Prevalence of hypertension (%)




Mean (SD) age, yrs

47.6 (4.6)

45.7 (3.6)


Study (%)

GINIplus intervention




GINIplus observation






School education (%)

Low (<10 yrs)




Middle (10 yrs)



High (>10 yrs)



Active smoking during last 10 years (%)











Mean (SD) BMI, kg/m2

23.7 (4.1)

24.7 (4.3)


Hypertension among parents (%)











Passive smoking during last 10 years (%)




Noise annoyance during last 10 years* (%)











Change of residence during last 10 years (%)




Presence of major road (100-m buffer) (%)




Exposure characteristics (air pollution, greenness, and traffic load) differed strongly between the two study areas with all p values <0.001 (Table 2). All exposure levels, apart from ozone, were higher in the Wesel area. Within the Munich area, PMcoarse was strongly correlated with NO2 and NOx with Spearman's ρ >0.85. In addition, NO2 and NOx were strongly correlated (ρ>0.90). Within the Wesel region, there were strong correlations between PM10 and PM2.5, NOx and NO2 (all ρ=0.75) as well as between NO2 and NOx (ρ=0.97).

No overall consistent associations of long-term exposure to air pollution, greenness, or traffic volume with hypertension were found (Table 3). Firstly, differential effect estimates were observed across study areas (ie, ORs frequently indicated effects in opposite directions). Secondly, the size and statistical significance of the effect estimates differed across the levels of adjustment, indicating the presence of confounding. Considering the crude relationships between air pollution, greenness, and traffic load with hypertension, no statistically significant associations were detected across the two study areas. However, in mothers from the Wesel area, there was weak evidence for an association with PMcoarse (OR 1.67, 95% CIs 1.02 to 2.73), with increased odds of hypertension within the second tertile compared to the first tertile in the fully adjusted analysis, as well as with PMcoarse (OR 1.66, 95% CI 1.01 to 2.74) in the third tertile compared to the first tertile in the main models. The analysis with continuous exposure measures gave way to similar (but no statistically significant) results (Table S2, online). There was no evidence for effect modification by age, education, or changing residence within the last 10 years.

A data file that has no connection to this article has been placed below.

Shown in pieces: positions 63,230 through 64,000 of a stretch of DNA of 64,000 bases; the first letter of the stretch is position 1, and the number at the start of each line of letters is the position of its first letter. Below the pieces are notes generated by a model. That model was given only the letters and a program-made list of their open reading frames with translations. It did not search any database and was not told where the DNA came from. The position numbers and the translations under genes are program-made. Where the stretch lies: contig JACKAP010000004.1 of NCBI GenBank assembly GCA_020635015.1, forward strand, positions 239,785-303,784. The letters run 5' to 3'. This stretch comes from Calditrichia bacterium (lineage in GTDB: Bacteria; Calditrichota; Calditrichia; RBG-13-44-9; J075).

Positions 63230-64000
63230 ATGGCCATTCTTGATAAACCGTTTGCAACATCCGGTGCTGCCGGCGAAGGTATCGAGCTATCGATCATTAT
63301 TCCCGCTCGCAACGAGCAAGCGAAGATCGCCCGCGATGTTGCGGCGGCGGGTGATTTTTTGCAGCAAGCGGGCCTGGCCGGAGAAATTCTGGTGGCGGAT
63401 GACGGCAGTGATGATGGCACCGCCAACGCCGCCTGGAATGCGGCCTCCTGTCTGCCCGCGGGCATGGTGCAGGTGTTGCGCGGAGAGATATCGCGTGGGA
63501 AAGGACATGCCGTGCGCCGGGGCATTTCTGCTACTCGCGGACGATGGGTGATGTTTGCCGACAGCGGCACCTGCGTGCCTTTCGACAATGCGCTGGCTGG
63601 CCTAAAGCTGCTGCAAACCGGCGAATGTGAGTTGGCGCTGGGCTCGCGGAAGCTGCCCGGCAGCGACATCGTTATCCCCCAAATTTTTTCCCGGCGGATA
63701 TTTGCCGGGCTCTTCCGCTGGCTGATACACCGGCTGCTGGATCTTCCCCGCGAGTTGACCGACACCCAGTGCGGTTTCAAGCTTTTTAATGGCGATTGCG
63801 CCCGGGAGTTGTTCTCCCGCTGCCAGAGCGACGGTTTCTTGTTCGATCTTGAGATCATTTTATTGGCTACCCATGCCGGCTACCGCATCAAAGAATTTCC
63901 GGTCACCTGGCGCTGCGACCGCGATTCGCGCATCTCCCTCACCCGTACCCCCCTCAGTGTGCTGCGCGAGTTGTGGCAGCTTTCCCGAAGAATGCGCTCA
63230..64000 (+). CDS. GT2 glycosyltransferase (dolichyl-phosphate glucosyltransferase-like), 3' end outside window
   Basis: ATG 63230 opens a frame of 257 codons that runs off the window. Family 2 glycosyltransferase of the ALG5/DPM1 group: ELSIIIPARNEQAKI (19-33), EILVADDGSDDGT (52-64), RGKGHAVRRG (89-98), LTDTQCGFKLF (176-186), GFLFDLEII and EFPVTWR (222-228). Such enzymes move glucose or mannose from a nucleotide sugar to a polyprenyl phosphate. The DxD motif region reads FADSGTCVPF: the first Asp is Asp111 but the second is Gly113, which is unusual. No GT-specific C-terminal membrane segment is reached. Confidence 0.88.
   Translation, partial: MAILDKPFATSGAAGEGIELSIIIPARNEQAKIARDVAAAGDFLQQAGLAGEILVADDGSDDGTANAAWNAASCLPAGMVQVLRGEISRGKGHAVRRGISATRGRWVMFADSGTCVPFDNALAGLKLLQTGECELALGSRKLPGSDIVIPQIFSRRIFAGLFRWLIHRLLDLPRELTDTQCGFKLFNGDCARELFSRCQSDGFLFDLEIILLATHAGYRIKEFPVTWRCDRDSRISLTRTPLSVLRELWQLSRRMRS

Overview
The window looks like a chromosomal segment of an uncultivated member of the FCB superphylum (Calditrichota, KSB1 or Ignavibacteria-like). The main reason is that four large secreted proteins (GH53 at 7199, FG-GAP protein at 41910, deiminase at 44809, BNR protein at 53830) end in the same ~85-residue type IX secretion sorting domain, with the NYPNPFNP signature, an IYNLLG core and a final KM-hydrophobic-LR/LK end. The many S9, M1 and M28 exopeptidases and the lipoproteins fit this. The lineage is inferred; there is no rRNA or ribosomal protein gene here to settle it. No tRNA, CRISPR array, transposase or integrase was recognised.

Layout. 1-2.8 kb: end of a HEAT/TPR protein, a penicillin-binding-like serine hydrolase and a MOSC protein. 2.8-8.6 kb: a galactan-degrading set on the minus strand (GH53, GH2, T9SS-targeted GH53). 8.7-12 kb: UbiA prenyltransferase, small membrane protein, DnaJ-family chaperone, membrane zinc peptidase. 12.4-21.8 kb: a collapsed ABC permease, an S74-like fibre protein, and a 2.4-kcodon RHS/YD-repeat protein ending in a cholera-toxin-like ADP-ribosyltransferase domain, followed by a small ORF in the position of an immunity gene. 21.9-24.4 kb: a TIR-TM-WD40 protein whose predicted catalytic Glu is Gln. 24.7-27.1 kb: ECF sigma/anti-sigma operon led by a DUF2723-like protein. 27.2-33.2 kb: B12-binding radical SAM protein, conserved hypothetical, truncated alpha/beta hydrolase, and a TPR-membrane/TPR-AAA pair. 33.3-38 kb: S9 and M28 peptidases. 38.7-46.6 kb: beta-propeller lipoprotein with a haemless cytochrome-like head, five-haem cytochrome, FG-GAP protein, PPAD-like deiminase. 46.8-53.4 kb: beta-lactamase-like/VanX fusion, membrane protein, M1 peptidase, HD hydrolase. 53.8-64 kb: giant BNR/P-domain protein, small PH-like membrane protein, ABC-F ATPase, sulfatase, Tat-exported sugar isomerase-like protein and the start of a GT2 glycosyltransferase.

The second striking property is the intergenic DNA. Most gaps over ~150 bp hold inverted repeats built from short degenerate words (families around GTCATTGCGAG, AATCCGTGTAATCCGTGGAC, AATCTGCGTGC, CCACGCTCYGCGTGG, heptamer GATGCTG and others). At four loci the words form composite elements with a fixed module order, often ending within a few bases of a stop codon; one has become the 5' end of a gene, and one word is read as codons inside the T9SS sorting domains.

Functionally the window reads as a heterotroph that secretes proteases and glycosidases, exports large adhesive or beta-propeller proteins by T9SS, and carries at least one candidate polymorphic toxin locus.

Table 2: Area-specific exposure distributions







p value

PM2.5 (µg/m³)


10.7 to 18.8







15.8 to 21.4





PM10 (µg/m³)


14.8 to 30.2







23.9 to 33.1





PMcoarse (µg/m³)


4.1 to 13.5







1.9 to 13.8





NO2 (µg/m³)


11.5 to 55.7







19.7 to 59.8





NOx (µg/m³)


19.7 to 110.0







23.9 to 136.6





Ozone (µg/m³)


37.9 to 59.3







33.2 to 47.1





Residential traffic load, (100 000 vehicles/day)


0.0 to 543.0







0.0 to 112.7







0.09 to 0.62







0.21 to 0.65





Table 3: ORs and corresponding 95% CIs of air pollution, traffic load, and greenness and self-report of doctor-diagnosed hypertension estimated by logistic regression analysis







Medium vs Low


0.798 (0.529 to 1.205)

1.180 (0.744 to 1.872)


0.850 (0.567 to 1.275)

1.134 (0.717 to 1.794)


0.817 (0.528 to 1.264)

1.376 (0.846 to 2.239)

High vs Low


0.888 (0.578 to 1.363)

1.086 (0.668 to 1.768)


0.856 (0.549 to 1.336)

1.385 (0.844 to 2.274)


0.962 (0.618 to 1.497)